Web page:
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A call to action: Ending preventable child death in a generation

May / June 2012 | Volume 11, Issue 3

Mother holds baby, both look at camera
Photo by David Snyder for Fogarty/NIH

Interventions that address neonatal conditions -
as well as continued efforts to combat
pneumonia, diarrhea and malaria - could help
reduce global child mortality.

Over the last two decades, global health and development efforts have saved the lives of more than 50 million children, half of them by preventing deaths due to pneumonia, diarrhea and measles. But much more could be accomplished with a renewed commitment and political will, urge the authors of a recent JAMA commentary, Ending Preventable Child Death in a Generation.

The improvement in under-five child mortality is partly due to establishment the U.N. Millennium Development Goals. With the 2015 MDG deadline approaching, they propose new benchmarks: that all countries should achieve a national under-five mortality rate of 20 deaths per 1,000 births by 2035, with a global average of 15 deaths per 1,000. These are achievable goals, according to data modeling, but would require the global annual rate of reduction to double from the current rate, they note.

"Success in bending the curve of childhood mortality is predicated on renewed commitment and political will as well as continued innovation in health technology and implementation science to scale solutions in a sustainable manner," the authors state.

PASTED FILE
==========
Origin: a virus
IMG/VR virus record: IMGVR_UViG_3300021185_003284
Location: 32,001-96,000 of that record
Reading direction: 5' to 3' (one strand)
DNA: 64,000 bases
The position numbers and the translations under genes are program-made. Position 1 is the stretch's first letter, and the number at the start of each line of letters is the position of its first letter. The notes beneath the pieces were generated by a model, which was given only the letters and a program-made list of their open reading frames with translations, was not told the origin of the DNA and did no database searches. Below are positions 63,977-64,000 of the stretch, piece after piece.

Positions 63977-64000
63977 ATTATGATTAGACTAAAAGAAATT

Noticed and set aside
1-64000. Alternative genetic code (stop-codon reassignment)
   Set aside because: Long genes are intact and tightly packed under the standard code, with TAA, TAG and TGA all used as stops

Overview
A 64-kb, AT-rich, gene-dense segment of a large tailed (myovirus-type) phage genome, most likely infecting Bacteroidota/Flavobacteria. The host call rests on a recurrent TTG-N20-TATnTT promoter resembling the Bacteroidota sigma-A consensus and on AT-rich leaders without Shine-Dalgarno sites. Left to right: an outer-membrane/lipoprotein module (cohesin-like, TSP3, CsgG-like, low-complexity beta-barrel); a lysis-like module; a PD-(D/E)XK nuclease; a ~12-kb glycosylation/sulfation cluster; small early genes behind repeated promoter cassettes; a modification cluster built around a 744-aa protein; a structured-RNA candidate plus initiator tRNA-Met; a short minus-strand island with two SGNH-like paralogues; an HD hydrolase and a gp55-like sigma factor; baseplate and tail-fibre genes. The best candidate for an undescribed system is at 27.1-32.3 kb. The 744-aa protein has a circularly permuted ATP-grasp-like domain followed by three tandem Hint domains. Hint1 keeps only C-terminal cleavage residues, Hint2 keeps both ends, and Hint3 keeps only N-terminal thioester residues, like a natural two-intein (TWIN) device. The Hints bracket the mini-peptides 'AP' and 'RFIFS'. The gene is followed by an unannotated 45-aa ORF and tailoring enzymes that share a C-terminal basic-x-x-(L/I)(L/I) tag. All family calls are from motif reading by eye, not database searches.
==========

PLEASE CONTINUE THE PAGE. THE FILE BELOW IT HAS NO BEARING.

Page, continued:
Published to coincide with a Child Survival Call to Action conference in Washington, the essay was co-authored by Dr. Roger I. Glass, Fogarty director; Dr. Alan E. Guttmacher, director of the Eunice Kennedy Shriver National Institute of Child Health and Human Development (NICHD) at NIH; and Dr. Robert E. Black, an NIH grantee and chair of the international health department at Johns Hopkins.

While efforts must continue to combat pneumonia, diarrhea and malaria, the authors encourage implementation of interventions that focus on neonatal conditions, including preterm birth complications, intrapartum complications and severe neonatal infections. They also advocate for continued gains in reducing poverty, improving education for girls and strengthening health systems - including family planning - to reduce child mortality."

"Ending preventable child deaths is not an unreachable pipe dream," the authors suggest. "Rather, based on sound analysis to drive new commitment and more effective programming, it is an eminently achievable goal for the next generation."

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